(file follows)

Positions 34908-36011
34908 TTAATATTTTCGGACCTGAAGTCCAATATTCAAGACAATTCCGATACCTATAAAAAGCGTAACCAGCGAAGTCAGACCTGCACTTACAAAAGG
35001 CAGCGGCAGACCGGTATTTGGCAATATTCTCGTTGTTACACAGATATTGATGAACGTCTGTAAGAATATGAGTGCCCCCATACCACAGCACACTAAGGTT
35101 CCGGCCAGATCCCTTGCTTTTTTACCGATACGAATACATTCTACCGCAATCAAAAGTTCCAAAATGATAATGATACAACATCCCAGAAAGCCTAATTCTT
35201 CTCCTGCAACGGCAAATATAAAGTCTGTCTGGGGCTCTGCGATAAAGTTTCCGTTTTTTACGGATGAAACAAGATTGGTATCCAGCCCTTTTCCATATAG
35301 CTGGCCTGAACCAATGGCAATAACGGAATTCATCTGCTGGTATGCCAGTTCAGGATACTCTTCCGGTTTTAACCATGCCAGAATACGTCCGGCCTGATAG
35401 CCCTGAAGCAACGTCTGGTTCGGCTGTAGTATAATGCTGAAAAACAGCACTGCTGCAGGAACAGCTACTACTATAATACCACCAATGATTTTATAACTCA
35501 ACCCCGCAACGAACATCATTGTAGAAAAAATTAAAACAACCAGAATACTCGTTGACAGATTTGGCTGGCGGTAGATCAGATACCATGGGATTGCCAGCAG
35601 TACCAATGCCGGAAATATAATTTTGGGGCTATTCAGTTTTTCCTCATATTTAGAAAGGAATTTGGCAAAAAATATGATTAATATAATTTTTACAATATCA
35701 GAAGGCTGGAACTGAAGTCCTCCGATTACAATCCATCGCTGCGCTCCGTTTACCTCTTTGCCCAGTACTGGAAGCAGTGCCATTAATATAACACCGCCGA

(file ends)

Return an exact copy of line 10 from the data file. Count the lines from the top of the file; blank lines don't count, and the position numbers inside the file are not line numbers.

35701 GAAGGCTGGAACTGAAGTCCTCCGATTACAATCCATCGCTGCGCTCCGTTTACCTCTTTGCCCAGTACTGGAAGCAGTGCCATTAATATAACACCGCCGA